The Raich Carter logo was dropped in the summer of 1955 and the the name was shortened to "Soccer Star."

A regular contributor to Soccer Star was the football writer and historian Jack Rollin, who later launched and edited "The Rothmans Football Yearbook."

Every week Soccer Star carried results, teams and attendances for every game in England and Scotland. Despite the fact that this information was two or three weeks old, it still suggested immediacy as at the time no other newspaper or magazine conveyed such detailed statistics.

Soccer Star had a policy of heavily featuring lower division and non-league football in its publication, something that is almost alien to modern day newspapers and
magazines, that tend to focus primarily on top-flight football. Refreshing as this was, it also contributed in part to its downfall, when the requirement of the majority of readers was exactly that - top-flight and international football!
Like CBFM, Soccer Star suffered from poor sales in the late 1960's and as a result it merged into "World Soccer" magazine on 19 June 1970.

"World Soccer" (pictured right) was the world's second oldest monthly football magazine when it started in October 1960 and is today the worlds longest running football magazine as it is still being published by IPC, with a monthly circulation today of around 52,000.

Next week I will continue with this article as I write  features on some other football magazines from varying generations, that you may also recognise including: "Shoot," "Match," "Soccer Review," "FourFourTwo," and "When Saturday Comes."

Saturday, December 01, 2012

Babe Of The Month - Merry Christmas/Fröhe Weihnachten/Joyeux Noël/Feliz Navidad/Buon Natale/Feliz Natal/Wesołych Świąt Bożego Narodzenia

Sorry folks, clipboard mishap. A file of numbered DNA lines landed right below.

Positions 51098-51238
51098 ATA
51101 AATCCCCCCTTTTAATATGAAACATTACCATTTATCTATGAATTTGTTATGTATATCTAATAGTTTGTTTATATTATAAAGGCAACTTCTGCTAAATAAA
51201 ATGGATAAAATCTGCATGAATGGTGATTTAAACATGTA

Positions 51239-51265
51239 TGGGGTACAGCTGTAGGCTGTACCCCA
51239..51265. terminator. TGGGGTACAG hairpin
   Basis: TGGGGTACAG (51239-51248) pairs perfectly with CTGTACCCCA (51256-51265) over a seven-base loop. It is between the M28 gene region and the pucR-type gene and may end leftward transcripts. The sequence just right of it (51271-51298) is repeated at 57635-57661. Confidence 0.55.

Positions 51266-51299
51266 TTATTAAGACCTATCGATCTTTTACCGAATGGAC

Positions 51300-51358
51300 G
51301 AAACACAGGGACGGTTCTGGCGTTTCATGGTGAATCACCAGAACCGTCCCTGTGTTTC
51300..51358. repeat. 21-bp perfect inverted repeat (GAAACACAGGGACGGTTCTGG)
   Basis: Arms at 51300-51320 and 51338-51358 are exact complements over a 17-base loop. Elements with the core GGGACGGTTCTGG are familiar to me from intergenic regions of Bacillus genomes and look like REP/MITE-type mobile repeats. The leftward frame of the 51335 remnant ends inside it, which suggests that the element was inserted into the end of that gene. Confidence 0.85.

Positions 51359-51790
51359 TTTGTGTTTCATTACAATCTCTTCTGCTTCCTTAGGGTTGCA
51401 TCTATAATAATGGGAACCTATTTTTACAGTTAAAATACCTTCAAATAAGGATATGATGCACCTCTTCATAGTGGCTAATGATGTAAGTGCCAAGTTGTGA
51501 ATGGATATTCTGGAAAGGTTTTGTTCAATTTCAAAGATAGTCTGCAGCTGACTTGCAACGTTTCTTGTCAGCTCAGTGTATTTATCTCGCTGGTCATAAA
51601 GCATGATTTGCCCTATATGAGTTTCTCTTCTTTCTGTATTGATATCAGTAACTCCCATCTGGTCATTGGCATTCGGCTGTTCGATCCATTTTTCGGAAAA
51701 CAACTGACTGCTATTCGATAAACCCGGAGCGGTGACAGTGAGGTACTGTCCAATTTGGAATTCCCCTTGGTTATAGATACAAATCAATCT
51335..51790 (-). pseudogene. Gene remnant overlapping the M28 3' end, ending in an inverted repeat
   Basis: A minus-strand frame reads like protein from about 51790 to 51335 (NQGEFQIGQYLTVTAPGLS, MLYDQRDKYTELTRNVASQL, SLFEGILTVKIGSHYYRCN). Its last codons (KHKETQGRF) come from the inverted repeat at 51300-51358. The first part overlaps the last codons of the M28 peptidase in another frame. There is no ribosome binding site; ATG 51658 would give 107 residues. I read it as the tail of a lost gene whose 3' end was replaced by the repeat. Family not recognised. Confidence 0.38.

Kate dressed in a sexy festive Christmas outfit        ....and wearing a South London and Proud t-shirt

Kate Fletcher has literally flown the nest!

Originally Kate was a cheerleader for 'The Gully Girls' the cheerleading team of Brighton and Hove Albion Football Club. However a month ago she defected to join 'The Crystals,' the cheerleaders of bitter rivals Crystal Palace Football Club.

And in a ironic twist of fate the singer/songwriter/actress and dancer joins her sister Kim, already a member of 'The Crystals' in her first performance of the season today (Saturday 1st December), in front of the Albion fans she used to wow, as Crystal Palace take on Brighton at Selhurst Park.

It echoes former Albion player Glenn Murray who made the trip up the A23 last year to join Palace, and then scored on his return a few months later, as 'The Eagles' became the first team to beat 'The Seagulls' at home in the league since they moved to their new £100m stadium in Falmer.

The 20 year-old's switch has propelled her into the spotlight much like a new star signing might expect! The move has created much discussion on Club messageboards and she has been interviewed by local newspapers in both Croydon and Sussex, who have been following the story in some detail.

'The Crystals' have added some much-needed vibrancy, glamour and pizazz to the Selhurst Park match day experience since they made their debut in December 2010. They help promote the Club through their media work, and last July they created their own dance routine to Canadian singer Carly Rae Jepsen's monster hit 'Call Me Maybe.' Their second video released in October sees the cheerleaders dancing to PSY’s number one hit 'Gangnam Style' in and around Crystal Palace’s stadium, and are joined in some scenes by the club’s mascot. Both videos proved to be smash hits on YouTube and made 'The Crystals' overnight internet sensations .

It will be no surprise if I tell you that the girls have shot a Christmas video, a cover of Marie Carey's 'All I Want for Christmas Is You,' which you can watch exclusively here!

Find out more about the 'The Crystals' on Facebook and Twitter